Initially, the switch to virtual learning was understandably shoddy. Having to make such a drastic switch midway through the semester only spells out terror. But these challenging circumstances have presented an opportunity to expand the offerings and utilizations of online learning across the board, which increases access to varying instructional methods.
One such example is the UC system’s online high school program, UC Scout, which touts itself as a “well-honed reservoir of online learning,” offering free virtual courses to students and teachers. An increase in demand because of the coronavirus pandemic has doubled enrollment this last year, as students and parents seek alternatives for quality education — a quality that must be maintained thoroughly, even once students return to the traditional classroom setting.
As education professionals prepare for a possible expansion of virtual classroom time and hope for in-person classes come fall, we have to remember the advancements in online education that have been made during this pandemic. Many UC Berkeley classes are not videotaped, and while most classes can adapt to accommodate students with disabilities, the work that campus is putting in to expand the tools for virtual education should not end here. These offerings should be maintained regularly, giving access to education to those who cannot learn in a traditional setting. Digital learning can help facilitate a new dialogue on how to provide pace and structure to a course and ensure that all students have the same opportunity to succeed.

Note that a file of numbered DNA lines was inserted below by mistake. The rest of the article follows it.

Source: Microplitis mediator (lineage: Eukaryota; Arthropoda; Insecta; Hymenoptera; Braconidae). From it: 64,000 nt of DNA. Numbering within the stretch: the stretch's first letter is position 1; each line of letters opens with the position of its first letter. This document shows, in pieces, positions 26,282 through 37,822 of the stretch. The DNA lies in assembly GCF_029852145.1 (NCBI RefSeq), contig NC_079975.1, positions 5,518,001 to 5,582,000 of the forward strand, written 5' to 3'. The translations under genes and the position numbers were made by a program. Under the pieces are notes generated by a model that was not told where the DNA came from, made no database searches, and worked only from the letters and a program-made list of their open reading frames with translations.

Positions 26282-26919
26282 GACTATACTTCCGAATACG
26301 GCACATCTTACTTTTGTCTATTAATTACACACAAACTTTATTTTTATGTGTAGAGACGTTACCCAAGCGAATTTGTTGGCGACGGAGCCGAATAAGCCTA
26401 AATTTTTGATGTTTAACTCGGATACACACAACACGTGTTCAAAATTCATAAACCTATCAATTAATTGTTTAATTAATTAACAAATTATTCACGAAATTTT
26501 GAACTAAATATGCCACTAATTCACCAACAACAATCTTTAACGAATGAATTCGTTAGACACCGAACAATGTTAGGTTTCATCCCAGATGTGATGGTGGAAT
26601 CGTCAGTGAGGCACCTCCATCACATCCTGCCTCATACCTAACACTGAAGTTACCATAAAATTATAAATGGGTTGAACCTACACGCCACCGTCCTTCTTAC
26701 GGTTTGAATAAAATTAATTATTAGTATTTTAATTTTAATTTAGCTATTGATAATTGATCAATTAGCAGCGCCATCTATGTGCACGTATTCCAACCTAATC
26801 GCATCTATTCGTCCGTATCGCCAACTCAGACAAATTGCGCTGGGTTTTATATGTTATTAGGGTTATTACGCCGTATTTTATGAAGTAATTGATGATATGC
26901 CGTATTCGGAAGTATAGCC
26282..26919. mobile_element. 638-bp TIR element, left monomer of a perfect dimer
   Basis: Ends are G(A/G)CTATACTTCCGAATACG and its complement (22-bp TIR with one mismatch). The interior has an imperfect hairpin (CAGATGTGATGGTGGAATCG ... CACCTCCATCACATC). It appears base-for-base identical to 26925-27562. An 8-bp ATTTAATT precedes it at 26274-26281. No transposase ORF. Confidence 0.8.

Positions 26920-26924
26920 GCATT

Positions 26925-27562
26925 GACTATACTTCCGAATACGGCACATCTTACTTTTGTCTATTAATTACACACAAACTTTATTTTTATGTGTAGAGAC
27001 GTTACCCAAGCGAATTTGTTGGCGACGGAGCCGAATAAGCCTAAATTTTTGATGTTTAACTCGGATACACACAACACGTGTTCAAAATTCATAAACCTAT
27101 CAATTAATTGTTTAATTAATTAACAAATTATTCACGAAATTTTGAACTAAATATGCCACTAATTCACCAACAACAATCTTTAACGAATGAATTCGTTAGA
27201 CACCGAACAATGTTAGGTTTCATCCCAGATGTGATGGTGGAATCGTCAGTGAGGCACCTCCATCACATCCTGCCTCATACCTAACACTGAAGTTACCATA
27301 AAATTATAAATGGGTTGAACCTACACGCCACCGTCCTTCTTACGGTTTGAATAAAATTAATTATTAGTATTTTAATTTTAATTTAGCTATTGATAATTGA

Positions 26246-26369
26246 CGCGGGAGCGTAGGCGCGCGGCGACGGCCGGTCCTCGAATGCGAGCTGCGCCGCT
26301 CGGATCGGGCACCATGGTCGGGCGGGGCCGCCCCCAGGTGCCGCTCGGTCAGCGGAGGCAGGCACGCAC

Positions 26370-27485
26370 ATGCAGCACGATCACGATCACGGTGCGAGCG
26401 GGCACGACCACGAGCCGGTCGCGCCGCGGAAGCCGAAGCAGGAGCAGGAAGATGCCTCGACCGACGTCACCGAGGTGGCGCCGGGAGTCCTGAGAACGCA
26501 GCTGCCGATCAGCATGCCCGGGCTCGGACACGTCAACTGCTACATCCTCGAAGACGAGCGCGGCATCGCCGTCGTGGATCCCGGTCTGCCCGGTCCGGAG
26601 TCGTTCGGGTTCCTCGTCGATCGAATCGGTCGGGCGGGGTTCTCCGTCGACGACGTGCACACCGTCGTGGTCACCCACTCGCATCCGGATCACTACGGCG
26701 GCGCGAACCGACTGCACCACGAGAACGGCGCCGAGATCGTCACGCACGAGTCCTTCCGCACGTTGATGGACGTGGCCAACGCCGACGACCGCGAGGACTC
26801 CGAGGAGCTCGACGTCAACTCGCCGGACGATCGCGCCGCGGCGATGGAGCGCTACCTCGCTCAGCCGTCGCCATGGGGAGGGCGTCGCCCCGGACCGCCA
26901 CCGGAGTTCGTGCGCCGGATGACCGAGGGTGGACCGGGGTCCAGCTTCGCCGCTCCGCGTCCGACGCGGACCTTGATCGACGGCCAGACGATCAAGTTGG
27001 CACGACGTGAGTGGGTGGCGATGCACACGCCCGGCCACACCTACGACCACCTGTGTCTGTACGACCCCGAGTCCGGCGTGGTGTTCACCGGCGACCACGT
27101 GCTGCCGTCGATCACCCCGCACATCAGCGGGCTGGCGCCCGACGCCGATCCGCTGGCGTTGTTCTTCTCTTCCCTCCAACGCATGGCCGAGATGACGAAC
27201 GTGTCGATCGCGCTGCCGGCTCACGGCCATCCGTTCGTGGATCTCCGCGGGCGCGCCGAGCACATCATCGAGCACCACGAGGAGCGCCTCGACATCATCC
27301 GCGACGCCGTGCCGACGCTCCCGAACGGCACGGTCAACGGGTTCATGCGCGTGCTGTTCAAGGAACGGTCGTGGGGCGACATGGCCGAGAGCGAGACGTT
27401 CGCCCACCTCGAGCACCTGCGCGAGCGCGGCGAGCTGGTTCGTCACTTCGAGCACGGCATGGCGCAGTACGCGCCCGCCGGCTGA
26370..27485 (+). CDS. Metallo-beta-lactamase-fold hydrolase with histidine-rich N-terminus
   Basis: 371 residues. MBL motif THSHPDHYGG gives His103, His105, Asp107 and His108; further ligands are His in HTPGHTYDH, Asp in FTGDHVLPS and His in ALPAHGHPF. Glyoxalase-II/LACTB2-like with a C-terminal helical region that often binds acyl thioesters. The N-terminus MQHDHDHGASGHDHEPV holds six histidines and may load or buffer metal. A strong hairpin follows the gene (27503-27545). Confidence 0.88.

Part of improving virtual education means expanding online platform offerings. Currently, UC Scout offers courses that satisfy A-G high school requirements as well as select Advanced Placement courses, but the program does not offer elective courses such as music or home economics. High school marks a pivotal time in a student’s academic career, and without these courses, many students will be missing out on educational experiences that may be vital to their futures. Students who choose virtual education are just as worthy of a quality instructional platform as those who choose to learn in a traditional classroom setting.
That’s not to say that technologically dependent education is a perfect solution to achieving equality. For many others, the digital switch has halted their education, as students who do not have reliable access to technology and the internet were not able to follow their peers into the virtual classroom. School districts and state legislatures should understand this drawback in the shift to virtual learning and should be providing the necessary resources. The College Board and Khan Academy announced that they would provide free full-length practice tests and learning tools online, and the Berkeley Unified School District has already provided 2,500 Chromebooks to students.
Because COVID-19 has spurred virtual learning into a gripping reality for many students and instructors, online learning programs must be developed into viable options for students for as long as necessary and after.